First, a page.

Exposure Latutude vs Zones

Discussion in 'Beyond the Basics' started by satinder_2000, Dec 31, 2005.

  1. satinder_2000

    satinder_2000 TPF Noob!

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    I am a novice to Photography (actually picked a Camera after 5 years when earlier I used to Photograph with the f-16 rule :mrgreen: ). But now I am getting confused between the Concept of Exposure Latitude of the film and tendency of the Camera meter to read 18% gray.

    E.g. if I have 'complex' subject, where the three areas of the Photograph have readings of 1/125 & f8 (normal gray), 1/125 & f16 (snow) and 1/125 & f4 (a black door). Obviously I'll shoot at 1/125 & f8. Now the film specification tells me that it has an Exposure Latitude of 2 stops. So a stop of overexposure and underexposure will not make any difference.

    If I try to underexpose by 1 stop (from f8 to f11), I should see some gray tone in Snow (36% gray) and on 1 stop overexposure (say f5.6) I should be see some gray tone on black door. The Exposure Latitude statement claims there won't be any difference. :er:

    Is there something i am missing?Why am I confused?
     
  2. Hertz van Rental

    Hertz van Rental TPF Noob!

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    You are confusing 'exposure' with 'latitude' and they are not quite the same thing.
    Exposure is to do with the amount of light the film receives.
    Latitude is to do with how much over-exposure you can get away with and still produce useable results.
    In order to really understand the difference you need to know how film works.
    If you gave a film a range of exposures and measured the density produced on the neg, plotting the results on a graph would give you something like this:
    [​IMG]
    Density up the vertical axis, exposure along the bottom.
    As you go up the plotted graph from bottom left to top right you are increasing exposure and therefore density.
    The least amount of exposure (giving the lowest density or Dmin) is at point -1.
    The maximum amount of exposure (giving the greatest density Dmax) is just above point 10.
    As you go up the slope the density increases because the developed silver grains get larger. This means that as density increases, so does grain.
    For a number of reasons, the difference between black and white on a neg is 7 stops (under normal circumstances).
    To get the maximum out of the film, that is minimum grain, you keep the exposure as far down the graph as possible.
    If you peg Black as being at point -1 (Dmin) then White will be around 6 or 7.
    That would put mid-tone Grey at point 4.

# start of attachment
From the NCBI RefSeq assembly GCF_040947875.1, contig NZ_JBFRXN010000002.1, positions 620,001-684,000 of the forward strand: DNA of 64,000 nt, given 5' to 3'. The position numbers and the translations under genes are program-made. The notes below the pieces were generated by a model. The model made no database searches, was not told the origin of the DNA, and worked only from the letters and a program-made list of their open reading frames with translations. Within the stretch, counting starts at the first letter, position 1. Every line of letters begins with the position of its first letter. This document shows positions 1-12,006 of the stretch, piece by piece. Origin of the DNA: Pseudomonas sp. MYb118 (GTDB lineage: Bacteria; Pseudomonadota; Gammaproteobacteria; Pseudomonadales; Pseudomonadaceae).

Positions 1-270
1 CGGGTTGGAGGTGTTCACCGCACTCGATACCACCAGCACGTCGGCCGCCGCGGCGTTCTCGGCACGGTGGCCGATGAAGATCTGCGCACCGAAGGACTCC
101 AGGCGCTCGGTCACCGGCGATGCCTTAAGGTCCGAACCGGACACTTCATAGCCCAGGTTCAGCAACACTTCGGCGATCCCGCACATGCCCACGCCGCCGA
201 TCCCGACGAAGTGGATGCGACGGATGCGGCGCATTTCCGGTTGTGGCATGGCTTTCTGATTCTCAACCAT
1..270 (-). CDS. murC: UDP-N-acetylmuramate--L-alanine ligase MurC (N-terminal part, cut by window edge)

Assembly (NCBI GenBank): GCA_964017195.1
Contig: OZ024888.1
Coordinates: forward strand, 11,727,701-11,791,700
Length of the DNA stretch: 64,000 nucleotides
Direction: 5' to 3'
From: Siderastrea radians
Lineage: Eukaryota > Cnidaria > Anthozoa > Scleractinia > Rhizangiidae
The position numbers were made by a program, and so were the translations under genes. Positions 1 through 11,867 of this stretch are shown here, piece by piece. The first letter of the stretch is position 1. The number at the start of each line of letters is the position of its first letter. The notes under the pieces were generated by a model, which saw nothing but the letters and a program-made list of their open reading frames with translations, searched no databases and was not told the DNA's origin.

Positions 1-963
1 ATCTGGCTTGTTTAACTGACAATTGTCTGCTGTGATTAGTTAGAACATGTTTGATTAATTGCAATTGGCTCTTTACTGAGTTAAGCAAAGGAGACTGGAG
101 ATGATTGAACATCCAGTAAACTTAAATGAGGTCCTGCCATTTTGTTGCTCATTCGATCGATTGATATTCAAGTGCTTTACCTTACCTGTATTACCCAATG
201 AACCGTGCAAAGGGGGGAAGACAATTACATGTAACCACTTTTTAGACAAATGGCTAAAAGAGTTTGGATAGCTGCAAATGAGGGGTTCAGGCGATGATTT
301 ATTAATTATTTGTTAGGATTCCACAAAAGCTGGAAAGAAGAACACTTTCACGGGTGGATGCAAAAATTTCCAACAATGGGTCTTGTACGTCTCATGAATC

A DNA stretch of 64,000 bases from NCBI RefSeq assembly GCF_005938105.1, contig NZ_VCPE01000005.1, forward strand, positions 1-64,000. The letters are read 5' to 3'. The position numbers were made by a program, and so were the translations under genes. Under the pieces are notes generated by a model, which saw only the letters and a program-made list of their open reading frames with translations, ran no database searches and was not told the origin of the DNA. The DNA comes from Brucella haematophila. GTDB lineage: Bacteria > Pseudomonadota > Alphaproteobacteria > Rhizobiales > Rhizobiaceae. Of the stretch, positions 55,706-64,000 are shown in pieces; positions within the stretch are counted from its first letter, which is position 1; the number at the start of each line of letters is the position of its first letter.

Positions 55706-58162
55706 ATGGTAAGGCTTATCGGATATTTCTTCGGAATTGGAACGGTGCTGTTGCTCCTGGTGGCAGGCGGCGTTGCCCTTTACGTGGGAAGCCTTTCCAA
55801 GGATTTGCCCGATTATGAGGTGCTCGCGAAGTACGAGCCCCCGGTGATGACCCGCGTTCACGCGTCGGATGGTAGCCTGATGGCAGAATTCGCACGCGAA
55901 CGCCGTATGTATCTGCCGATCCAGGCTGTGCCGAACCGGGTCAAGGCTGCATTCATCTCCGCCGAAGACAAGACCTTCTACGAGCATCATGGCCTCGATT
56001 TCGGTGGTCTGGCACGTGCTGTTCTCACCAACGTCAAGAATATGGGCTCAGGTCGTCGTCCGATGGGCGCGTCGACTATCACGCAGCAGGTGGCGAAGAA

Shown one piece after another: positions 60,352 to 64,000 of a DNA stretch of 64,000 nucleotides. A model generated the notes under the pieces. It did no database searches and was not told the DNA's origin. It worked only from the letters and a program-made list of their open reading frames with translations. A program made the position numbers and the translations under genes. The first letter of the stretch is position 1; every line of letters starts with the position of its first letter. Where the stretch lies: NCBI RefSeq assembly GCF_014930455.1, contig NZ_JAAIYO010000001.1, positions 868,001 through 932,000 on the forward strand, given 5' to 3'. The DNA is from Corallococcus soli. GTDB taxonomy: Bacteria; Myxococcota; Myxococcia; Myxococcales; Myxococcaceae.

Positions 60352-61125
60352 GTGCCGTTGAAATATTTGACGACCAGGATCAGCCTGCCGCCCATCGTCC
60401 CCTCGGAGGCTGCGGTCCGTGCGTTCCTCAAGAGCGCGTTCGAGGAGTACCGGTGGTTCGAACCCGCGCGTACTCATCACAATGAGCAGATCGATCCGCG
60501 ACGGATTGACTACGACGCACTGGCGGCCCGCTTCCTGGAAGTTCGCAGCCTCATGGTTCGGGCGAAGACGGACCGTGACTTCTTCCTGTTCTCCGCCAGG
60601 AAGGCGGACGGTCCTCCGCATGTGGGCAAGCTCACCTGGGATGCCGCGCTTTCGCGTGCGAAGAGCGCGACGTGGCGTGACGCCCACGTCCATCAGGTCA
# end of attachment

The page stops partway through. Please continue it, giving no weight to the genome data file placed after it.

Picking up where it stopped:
Grain would be at a minimum.
    Under-exposing will move the White, Black and Grey points down the graph. If any point goes below Dmin then nothing is recorded and information is lost. You lose shadow detail.
    Over-exposing will move B, G and W up the graph.
    Density will increase over the whole neg, printing times will increase and so will grain. But the results will be acceptable.
    If any point goes above Dmax then the tonal range gets compressed towards the highlights and information is lost.
    The number of stops difference between this happening and the optimum exposure is the film latitude. In the example shown it is approximately 3 stops.

    Does that make it clearer?

    Any questions?
     
  3. satinder_2000

    satinder_2000 TPF Noob!

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    Thanks for that. That is really a valuable information. I agree it is important to understand the film(s). But on the basis of above description, what scares me now is a thought of a Slide Film. If the film have a latitude of 1/2 stop, does it mean I have to be very very accurate?

    I think I must read some book on that and practice some snaps. The film will be a Slide one though.

    Any comments?
     
  4. Hertz van Rental

    Hertz van Rental TPF Noob!

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    It does, indeed.
    Slide film can appear very forgiving as it will cope with quite a wide exposure range in the one image due to it being viewed by transmitted light. It will scan quite well too.
    You run into problems when you want to print it, though, the range being far too large for most positive methods to cope with.
    Shouldn't pose too much of a problem if you put it on a computer and print with an ink jet.
    The danger with slide is loss of detail in the highlights. The best method is to take a reading off the brightest thing you want to hold detail and then open up 3 stops. A white card is very useful for this.
     

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